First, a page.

When we then went a step further to describe the behaviour of our system we took the time to map out what our system should and shouldn’t do. With these tests in place we have established a very important metric. That is, we already have a clear idea of what “done” or “complete” looks like for our project iteration. Therefore by making all of our behaviour tests pass we have a clear goal.

In practice it is a little bit more of a dance back and forth with the behaviours and acceptance criteria being modified as you go, but it certainly provides a large frame of reference where most projects simply have vague assumptions.

Here are links to some of the final behaviour specs:

Coding the Project Entity

The Project Entity is made of a Projects State, as well as the actions that we want to perform, and finally the events that mutate the state. Since I was under time constraint I opted for large actions like “UpdateProject” that would encapsulate and change made to the project (change the name or the description etc), rather than a more fine grain approach that would have actions like: “ChangeName” and “ChangeDescription”. When coming up with your own actions and events you will often want to weigh the benefits of having this more fine grain event semantic downstream. For example it might be important to respond to a Kafka event only when there is a name change.




Extra Data Transfer Object Types

In order to make your Entity (which is just a sharded akka actor) have better type safety, Akka Typed was used. This had the side effect of forcing you to define your Action types with a Result type parameter

One of the unfortunate side effects of this is that you must define your Command types in your `Impl` project. For me this means there was a lot of translation from a service API call to a more or less identical Command object. For example I have a call in my ProjectApi that is used for creating a project. On the implementation side I am forced to translate this into my Command object with the same name. Seen here:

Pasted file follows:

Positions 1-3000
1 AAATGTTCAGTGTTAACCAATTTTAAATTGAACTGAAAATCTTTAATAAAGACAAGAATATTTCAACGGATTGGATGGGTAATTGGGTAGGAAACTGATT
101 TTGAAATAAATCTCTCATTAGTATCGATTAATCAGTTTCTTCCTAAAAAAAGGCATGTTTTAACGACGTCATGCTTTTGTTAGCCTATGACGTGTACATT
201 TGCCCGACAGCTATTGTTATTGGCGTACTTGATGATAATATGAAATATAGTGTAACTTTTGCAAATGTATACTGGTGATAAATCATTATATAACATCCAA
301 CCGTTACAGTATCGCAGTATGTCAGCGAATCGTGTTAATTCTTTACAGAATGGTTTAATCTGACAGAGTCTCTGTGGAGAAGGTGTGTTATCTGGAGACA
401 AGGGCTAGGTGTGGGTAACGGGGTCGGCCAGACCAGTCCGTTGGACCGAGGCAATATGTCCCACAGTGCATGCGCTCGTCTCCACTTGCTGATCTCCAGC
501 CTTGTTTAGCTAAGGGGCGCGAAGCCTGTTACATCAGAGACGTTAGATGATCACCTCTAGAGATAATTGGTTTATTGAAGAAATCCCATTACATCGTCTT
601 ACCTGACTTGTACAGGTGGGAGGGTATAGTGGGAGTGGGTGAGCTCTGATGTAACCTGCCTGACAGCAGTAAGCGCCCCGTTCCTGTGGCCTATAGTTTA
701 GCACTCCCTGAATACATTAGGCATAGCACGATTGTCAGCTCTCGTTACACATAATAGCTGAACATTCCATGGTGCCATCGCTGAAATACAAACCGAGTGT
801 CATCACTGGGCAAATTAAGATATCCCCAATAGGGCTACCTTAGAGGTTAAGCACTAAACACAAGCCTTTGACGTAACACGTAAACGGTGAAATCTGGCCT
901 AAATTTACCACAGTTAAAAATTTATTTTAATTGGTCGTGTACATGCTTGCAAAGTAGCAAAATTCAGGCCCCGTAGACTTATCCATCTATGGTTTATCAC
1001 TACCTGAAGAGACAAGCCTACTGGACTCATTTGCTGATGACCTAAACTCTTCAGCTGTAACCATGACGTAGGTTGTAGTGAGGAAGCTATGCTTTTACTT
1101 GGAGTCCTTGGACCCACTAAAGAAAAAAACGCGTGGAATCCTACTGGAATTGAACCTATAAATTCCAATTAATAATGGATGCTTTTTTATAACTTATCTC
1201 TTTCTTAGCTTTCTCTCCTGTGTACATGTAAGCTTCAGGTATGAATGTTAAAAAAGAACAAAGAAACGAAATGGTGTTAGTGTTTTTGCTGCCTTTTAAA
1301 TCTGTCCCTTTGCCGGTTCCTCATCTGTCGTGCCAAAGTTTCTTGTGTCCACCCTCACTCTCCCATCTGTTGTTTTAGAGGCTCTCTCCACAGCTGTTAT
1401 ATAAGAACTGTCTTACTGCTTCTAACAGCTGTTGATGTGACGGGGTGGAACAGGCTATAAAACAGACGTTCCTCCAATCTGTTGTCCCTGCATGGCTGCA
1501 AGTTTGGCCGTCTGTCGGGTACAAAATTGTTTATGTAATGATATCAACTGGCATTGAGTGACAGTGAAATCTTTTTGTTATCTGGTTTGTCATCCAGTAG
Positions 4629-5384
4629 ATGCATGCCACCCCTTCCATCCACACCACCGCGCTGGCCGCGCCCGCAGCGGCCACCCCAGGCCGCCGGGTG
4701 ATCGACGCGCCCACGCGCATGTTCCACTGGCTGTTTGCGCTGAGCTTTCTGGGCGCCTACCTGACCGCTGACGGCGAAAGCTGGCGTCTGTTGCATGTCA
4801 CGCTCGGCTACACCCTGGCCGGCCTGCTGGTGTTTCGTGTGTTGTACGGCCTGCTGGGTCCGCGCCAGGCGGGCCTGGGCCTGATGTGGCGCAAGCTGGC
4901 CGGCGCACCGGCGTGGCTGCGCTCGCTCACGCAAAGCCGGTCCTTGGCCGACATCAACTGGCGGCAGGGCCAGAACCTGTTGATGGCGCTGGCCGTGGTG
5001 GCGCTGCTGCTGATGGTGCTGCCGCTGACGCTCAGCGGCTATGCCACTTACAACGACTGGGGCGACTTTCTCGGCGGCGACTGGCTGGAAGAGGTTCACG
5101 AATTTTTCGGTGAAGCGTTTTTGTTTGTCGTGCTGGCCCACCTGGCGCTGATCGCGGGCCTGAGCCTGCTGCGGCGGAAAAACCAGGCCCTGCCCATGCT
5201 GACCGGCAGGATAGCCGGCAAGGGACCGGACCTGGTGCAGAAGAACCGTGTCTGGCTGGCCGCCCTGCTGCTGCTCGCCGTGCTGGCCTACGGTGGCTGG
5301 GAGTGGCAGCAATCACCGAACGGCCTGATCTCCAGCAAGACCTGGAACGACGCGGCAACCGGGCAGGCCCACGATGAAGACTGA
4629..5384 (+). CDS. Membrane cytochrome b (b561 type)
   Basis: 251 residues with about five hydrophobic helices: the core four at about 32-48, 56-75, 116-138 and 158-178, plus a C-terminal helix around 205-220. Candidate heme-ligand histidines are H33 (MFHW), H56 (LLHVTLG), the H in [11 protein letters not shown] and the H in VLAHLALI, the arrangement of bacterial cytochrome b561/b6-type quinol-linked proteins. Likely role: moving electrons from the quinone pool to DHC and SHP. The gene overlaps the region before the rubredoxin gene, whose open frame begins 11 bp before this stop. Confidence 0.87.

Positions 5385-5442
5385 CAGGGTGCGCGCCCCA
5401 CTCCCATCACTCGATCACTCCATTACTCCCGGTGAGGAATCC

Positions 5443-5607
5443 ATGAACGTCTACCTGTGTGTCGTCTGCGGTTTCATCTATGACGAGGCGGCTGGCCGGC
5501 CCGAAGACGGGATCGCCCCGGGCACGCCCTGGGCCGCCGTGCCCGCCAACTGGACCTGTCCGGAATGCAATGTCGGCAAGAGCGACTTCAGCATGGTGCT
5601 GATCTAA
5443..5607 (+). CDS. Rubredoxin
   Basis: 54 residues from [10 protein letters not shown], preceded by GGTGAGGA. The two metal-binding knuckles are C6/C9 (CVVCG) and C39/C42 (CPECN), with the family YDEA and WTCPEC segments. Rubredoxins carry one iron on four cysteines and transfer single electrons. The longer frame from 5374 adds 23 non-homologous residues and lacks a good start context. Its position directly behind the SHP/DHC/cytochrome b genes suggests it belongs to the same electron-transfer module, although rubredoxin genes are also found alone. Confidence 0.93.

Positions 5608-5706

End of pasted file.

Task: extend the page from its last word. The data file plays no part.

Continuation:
Adding the Gateway API

The gateway API will be our interface to the public facing clients. This service will take care of performing authentication, user management, OAuth third party providers, and websocket negotiation. One thing that may make sense is to split User Management into its own service. I chose against because of my self imposed time constraints.

I will walk through the service and reference some code for each of the main parts that it exposes:

  • Project API exposure + User Management
  • Authentication and JWT
  • OAuth server flow
  • Browser websocket connection

User Manager Entity

This pattern follows the same one outlined for the Project Entity. In fact once you are use to doing a few CQRS Entities, Lagom does a great job of standardizing your workflow.

The User Entity stores information about the user as well as a Set of “ProjectRef”. This acts as a simple way to aggregate a users projects. This is probably better done with a read side view in the Project Service. Storing a read side view in a RDM or Elasticsearch would allow us to perform a lot better aggregations, and protect against data inconsistencies that might occur with my approach. My choice to store this in the User Entity again relates back to my time allotted for this project.

One final shortcut that I should mention is that I made the User Entity key the users email. This is a terrible key choice and will likely result in what are referred to as “hot spots” or an uneven balance of Entities across our nodes. The reason that I choose to use email was to avoid having a read side lookup, again in the interest of time.

Exposing the Project API